I have explored in these posts what I consider some of the big issues blocking our communities and nation from living in more peace, love and equity. This week and next I am delighted to share with you another perspective on the challenges facing America. Our guest writer is my brother-in-law, Tom Heneghan, who grew up in New York, moved to Europe in his early 20s and has lived and traveled around the world as a correspondent for Reuters. He shares this week his perspective on some of the underlying causes of what he calls the “American mess” and next week on possible paths out of it.
Almost half a century ago, I left America with no idea what would happen. I had just graduated from grad school in Boston and got a job in Munich. It seemed like an ideal stepping stone to my ultimate goal as a foreign correspondent, so I was ready to take the chance. It turned out to be one of the most decisive choices I’ve ever made. I soon joined Reuters news agency, which sent me to live in seven countries in Europe and Asia and visit over 40. Add to that marriage to a French journalist and three sons who now live in Paris, Los Angeles and Seoul. My wife and I settled in her hometown, Paris, over 20 years ago.
All this time, I never broke the link to my family in America or the country I grew up in. I visited every year until the coronavirus put a temporary stop to my visits. My job as a foreign correspondent was to study the societies I observed and try to understand them. This clearly influenced the opinions I would state when I was on a visit home. My brother-in-law, the same Tom Adams who runs this blog, asked me to write down what I thought about the United States and how it might get out of its current dilemma.
This fascinates me because, while I’m unabashedly anti-Trump, I’m tired of all the partisan trench warfare about his policies. We have to look beyond tweets and disputes. Our democracy has come under great strain in recent decades, a trend that started long before Trump and will take years to rebalance — if we succeed in doing so. Political scientists compete to find terms to describe it — post-democracy, oligarchy, populism, kleptocracy, kakistocracy — but most don’t hit the spot. Whatever term we choose, the U.S. is at least no longer the democracy we want it to be. Saying that “it can’t happen here” — i.e. an unrepresentative minority cannot take over political power — is not thinking hard enough about what is happening.
Every nation has its own vague political DNA, an unspoken set of assumptions that guide its political life. They are sometimes so deeply rooted that individuals in that system often completely overlook them. They adjust over time and can be changed fundamentally, but that’s usually the result of deep cultural trends or major events like a revolution or a war. Without a clear idea of what its DNA is, a society can lose its bearings and allow a major event to happen that it doesn’t want.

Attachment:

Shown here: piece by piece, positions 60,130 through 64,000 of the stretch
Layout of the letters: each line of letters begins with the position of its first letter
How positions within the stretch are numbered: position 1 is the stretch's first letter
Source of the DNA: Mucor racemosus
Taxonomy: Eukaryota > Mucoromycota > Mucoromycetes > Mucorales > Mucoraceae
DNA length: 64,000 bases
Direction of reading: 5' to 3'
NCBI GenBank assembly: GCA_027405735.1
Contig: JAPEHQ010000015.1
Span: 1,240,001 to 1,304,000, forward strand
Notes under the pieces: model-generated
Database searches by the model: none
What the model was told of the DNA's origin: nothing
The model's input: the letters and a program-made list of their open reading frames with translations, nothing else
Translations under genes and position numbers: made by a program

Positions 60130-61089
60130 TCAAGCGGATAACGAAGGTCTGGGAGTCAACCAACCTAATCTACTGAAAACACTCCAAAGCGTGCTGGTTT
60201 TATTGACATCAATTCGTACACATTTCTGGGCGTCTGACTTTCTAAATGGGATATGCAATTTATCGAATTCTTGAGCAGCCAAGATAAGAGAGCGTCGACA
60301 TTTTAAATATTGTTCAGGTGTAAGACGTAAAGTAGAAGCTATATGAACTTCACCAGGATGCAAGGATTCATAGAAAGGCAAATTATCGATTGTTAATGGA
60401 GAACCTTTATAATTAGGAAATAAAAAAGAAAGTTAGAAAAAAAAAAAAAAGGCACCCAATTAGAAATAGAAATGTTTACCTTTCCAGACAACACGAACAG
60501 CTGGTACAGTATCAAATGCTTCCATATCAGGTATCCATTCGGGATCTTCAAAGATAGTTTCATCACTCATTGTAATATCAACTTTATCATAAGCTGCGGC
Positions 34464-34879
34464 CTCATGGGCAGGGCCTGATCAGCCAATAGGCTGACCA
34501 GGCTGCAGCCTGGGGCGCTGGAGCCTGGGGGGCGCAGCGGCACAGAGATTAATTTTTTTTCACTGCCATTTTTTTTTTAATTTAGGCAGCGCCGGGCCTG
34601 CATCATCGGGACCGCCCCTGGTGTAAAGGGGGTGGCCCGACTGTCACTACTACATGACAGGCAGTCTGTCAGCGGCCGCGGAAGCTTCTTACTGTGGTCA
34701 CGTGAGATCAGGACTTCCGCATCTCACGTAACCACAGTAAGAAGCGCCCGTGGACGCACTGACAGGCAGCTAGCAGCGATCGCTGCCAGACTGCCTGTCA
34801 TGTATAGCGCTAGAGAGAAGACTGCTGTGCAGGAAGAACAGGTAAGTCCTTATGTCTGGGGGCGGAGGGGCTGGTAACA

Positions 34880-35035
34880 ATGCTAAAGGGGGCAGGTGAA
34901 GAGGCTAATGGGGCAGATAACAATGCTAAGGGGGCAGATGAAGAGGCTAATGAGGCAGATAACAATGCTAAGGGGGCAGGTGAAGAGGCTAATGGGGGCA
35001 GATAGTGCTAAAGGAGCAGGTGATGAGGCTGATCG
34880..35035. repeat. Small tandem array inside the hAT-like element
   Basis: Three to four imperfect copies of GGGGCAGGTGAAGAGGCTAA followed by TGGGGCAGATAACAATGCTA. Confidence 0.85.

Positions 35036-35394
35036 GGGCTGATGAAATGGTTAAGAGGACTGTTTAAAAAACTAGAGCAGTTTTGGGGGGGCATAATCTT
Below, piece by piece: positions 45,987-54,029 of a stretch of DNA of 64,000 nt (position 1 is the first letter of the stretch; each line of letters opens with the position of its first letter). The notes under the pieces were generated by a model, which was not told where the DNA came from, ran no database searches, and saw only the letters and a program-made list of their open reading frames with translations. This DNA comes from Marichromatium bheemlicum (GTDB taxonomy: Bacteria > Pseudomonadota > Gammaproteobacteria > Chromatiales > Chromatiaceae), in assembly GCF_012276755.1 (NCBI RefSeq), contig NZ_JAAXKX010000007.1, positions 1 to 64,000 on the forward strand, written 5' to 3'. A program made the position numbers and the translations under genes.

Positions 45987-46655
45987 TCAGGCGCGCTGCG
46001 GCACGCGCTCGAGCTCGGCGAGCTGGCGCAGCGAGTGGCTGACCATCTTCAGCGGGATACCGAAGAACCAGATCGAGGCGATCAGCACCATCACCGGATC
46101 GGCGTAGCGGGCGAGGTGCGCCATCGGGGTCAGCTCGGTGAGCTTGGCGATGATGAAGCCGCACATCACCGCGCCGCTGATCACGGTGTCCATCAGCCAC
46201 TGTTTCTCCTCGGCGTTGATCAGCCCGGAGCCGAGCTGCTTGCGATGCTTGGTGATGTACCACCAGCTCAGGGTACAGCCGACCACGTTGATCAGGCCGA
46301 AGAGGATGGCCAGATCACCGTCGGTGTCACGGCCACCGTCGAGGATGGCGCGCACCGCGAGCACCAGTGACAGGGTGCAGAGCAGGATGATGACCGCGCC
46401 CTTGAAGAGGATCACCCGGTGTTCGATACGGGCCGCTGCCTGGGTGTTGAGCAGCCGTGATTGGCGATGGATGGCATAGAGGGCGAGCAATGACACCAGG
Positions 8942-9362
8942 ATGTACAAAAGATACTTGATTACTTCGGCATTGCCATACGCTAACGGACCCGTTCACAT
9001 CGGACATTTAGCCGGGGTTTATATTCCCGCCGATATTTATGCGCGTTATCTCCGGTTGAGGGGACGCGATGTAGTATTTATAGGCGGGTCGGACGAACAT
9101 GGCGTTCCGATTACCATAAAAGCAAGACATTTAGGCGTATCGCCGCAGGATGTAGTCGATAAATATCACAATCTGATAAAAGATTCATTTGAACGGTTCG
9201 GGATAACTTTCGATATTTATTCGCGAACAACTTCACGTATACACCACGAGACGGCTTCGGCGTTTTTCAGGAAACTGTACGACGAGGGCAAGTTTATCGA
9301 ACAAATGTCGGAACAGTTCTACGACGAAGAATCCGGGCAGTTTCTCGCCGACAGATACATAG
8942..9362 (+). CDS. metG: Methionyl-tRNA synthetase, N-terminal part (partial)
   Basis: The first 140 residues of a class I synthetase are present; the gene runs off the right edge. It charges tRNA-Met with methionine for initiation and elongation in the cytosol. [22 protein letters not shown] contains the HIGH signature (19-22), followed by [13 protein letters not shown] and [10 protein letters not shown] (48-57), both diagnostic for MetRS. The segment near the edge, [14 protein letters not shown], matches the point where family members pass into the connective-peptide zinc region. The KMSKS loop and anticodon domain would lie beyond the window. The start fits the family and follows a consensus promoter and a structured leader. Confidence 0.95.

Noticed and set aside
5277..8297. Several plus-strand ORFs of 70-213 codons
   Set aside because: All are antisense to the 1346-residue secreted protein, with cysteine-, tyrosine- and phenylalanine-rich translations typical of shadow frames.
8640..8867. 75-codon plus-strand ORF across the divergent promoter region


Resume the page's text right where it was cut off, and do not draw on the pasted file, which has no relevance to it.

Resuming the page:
The political DNA of the United States is a product of the 18th-century Enlightenment, for good and for bad. It is individualistic, decentralized, open to free speech, citizenship, commerce and immigration. It naturally challenges traditional norms and customs. Combined with a large area and rich natural resources, this has made America a dynamic and powerful country that many people abroad call “the land of unlimited possibilities.”
This view of the United States reached its peak in the two decades after World War Two, when America was presented as — and often was — the biggest, the best, the strongest, the most attractive, etc., etc., etc. This is the era in which many of our current leaders grew up (and many non-leaders, including myself!). This era also repressed several problems that have returned to haunt us since then, for example, our history of racism, or the persistence of anti-democratic trends despite our self-congratulation. This masks the deficiencies of a political system sorely in need of modernization.
My political thinking is deeply influenced by a search for the common good of a society. Wherever I went around the world, I tried to keep an open mind and asked the theoretical question of what political system would satisfy about two-thirds of all people here. It was a useful rule of thumb that seemed to avoid specific policies and allow for representative government, fair politics and the insight that you can’t satisfy all of the people all of the time.
The current U.S. system falls increasingly short of this. A large percentage of voters think the system is somehow not working for them. The current social trend towards identity politics creates even further divisions. A diverse society like the U.S., with its open democratic system that thrives on competing ideas and interests, has lost some of its ability to juggle all the divergent pressures it generates.
One of the first places to start is with our image of the U.S. itself. Anyone who says that America is the best, the strongest, or whatever follows the image we boomers grew up with, not the reality of today. And any politician who repeats this self-congratulation is pandering to nostalgia. The world has changed enormously in the past few decades and there are countries that do things as well if not better than we do. Proven solutions in other countries should make us ask what we can do better. This might take some modesty, but that’s not a bad thing.
In next week’s post, Tom Heneghan will explore possible ways of our current national predicament. Thanks for sharing this and next week’s post with those who might enjoy his fresh perspective.